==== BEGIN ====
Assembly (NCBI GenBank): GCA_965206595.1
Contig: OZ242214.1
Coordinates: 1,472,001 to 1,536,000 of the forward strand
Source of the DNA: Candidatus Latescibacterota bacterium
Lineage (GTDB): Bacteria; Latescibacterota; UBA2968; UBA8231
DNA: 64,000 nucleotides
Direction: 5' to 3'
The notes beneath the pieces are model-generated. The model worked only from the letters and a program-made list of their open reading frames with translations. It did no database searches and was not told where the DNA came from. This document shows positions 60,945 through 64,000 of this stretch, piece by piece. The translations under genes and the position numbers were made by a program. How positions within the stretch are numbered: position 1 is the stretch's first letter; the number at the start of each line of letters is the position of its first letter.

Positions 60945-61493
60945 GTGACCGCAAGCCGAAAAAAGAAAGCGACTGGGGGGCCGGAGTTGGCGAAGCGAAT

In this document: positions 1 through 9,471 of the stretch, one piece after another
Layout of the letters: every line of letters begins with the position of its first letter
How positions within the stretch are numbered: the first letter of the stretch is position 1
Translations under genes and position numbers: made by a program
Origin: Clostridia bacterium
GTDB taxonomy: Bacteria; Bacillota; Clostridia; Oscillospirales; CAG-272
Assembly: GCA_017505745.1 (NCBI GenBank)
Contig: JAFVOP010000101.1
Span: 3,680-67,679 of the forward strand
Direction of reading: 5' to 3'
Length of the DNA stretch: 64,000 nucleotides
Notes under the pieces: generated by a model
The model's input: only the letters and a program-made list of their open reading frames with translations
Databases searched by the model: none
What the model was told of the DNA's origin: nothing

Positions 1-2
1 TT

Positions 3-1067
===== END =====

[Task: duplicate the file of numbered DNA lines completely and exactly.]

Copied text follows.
Assembly (NCBI GenBank): GCA_965206595.1
Contig: OZ242214.1
Coordinates: 1,472,001 to 1,536,000 of the forward strand
Source of the DNA: Candidatus Latescibacterota bacterium
Lineage (GTDB): Bacteria; Latescibacterota; UBA2968; UBA8231
DNA: 64,000 nucleotides
Direction: 5' to 3'
The notes beneath the pieces are model-generated. The model worked only from the letters and a program-made list of their open reading frames with translations. It did no database searches and was not told where the DNA came from. This document shows positions 60,945 through 64,000 of this stretch, piece by piece. The translations under genes and the position numbers were made by a program. How positions within the stretch are numbered: position 1 is the stretch's first letter; the number at the start of each line of letters is the position of its first letter.

Positions 60945-61493
60945 GTGACCGCAAGCCGAAAAAAGAAAGCGACTGGGGGGCCGGAGTTGGCGAAGCGAAT

In this document: positions 1 through 9,471 of the stretch, one piece after another
Layout of the letters: every line of letters begins with the position of its first letter
How positions within the stretch are numbered: the first letter of the stretch is position 1
Translations under genes and position numbers: made by a program
Origin: Clostridia bacterium
GTDB taxonomy: Bacteria; Bacillota; Clostridia; Oscillospirales; CAG-272
Assembly: GCA_017505745.1 (NCBI GenBank)
Contig: JAFVOP010000101.1
Span: 3,680-67,679 of the forward strand
Direction of reading: 5' to 3'
Length of the DNA stretch: 64,000 nucleotides
Notes under the pieces: generated by a model
The model's input: only the letters and a program-made list of their open reading frames with translations
Databases searched by the model: none
What the model was told of the DNA's origin: nothing

Positions 1-2
1 TT

Positions 3-1067